# Op Amp Requivalent Please help!

[SOLVED] Op Amp Requivalent Please help!

1. Homework Statement
I'm working on Ideal op amps and I need to find the R equivalent of the system.
I'm not sure if this term is used in other places but R equivalent = total Resistance of the circuit.

http://img169.imageshack.us/img169/4386/reqrk6.png [Broken]

2. Homework Equations

3. The Attempt at a Solution
I have to place a voltage at the circle at the top left and use the voltage to divide the current to get the Req, but I don't know how to find the current. I think I have to use a current divider at the 10 and 40 k ohms but I can't seem to get the answer of 14 k ohms as the answer in the back of the book. Please help!

I'm also confused if this is the Negative Resistance mentioned in the book. But the given equation for Req = -(R1/R2)R

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## Answers and Replies

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The Electrician
Gold Member
You say "I think I have to use a current divider at the 10 and 40 k ohms...", but I don't see a 10k resistor.

However, I changed the very first resistor to the right of the little circle to 10k, and I got 14k for Req. Here's how I did it:

Apply 1 volt to the little circle. The bottom branch of 40k and 30k form a voltage divider. The voltage at the + input of the opamp will be 3/7 volt, and if the opamp has infinite gain, the voltage at the - input will also be 3/7 volt. This means the voltage across the 40k resistor in the bottom branch will be 4/7 volt, and the voltage across the 10k in the top branch will also be 4/7 volt. The current in the 40k in the bottom branch will be (4/7)/40000 and the current in the 10k in the top branch will be (4/7)/10000. The total current drawn from the applied 1 volt will be (4/7)/40000 + (4/7)/10000 = 7.142857E-5 amps. Then Req = 1 volt / 7.142857E-5 = 14000 ohms.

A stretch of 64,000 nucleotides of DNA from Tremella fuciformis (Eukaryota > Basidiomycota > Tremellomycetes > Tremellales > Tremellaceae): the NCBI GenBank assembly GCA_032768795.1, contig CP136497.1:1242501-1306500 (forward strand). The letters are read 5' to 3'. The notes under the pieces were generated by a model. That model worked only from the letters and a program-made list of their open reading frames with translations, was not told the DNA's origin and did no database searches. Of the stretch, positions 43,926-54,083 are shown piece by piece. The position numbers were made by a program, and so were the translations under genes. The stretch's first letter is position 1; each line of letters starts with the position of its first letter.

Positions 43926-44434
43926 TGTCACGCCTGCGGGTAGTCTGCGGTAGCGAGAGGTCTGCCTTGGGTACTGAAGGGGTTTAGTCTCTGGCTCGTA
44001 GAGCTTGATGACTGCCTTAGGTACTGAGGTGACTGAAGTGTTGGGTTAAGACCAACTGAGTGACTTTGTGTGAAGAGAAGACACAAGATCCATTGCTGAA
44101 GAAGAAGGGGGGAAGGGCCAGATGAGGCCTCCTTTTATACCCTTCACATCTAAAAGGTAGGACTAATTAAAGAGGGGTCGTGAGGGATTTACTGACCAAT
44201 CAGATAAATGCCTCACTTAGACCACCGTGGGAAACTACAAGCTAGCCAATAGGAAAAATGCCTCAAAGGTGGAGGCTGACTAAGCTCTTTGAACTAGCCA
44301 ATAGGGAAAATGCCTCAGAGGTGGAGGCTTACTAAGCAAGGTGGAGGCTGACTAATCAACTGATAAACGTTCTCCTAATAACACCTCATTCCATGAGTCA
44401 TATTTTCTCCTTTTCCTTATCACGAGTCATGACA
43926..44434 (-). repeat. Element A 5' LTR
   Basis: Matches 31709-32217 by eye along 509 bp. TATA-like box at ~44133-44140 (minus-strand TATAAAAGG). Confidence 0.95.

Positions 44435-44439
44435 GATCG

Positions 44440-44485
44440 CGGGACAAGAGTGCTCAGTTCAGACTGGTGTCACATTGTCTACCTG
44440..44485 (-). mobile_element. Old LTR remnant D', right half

ohh I see! I think you're right, I misread it when I drew that on paint, the top resistor is 10k ohms. But one thing I didn't quite get was why the voltage across the 10k resistor is also 4/7. Thanks for helping.

The Electrician
Gold Member
When you're solving opamp problems, unless the problem says otherwise, they almost always assume the opamp is ideal: it has infinite gain and the inputs don't draw any current (or negligible current at most). This means that if the opamp is operating normally and the output isn't driven to the power supply rails (which is usually the case if the negative feedback is greater than the positive feedback), then the + and - inputs will be at the same voltage (will have no voltage difference between them). These two assumptions will allow you to easily solve a lot of opamp problems.

Thank you.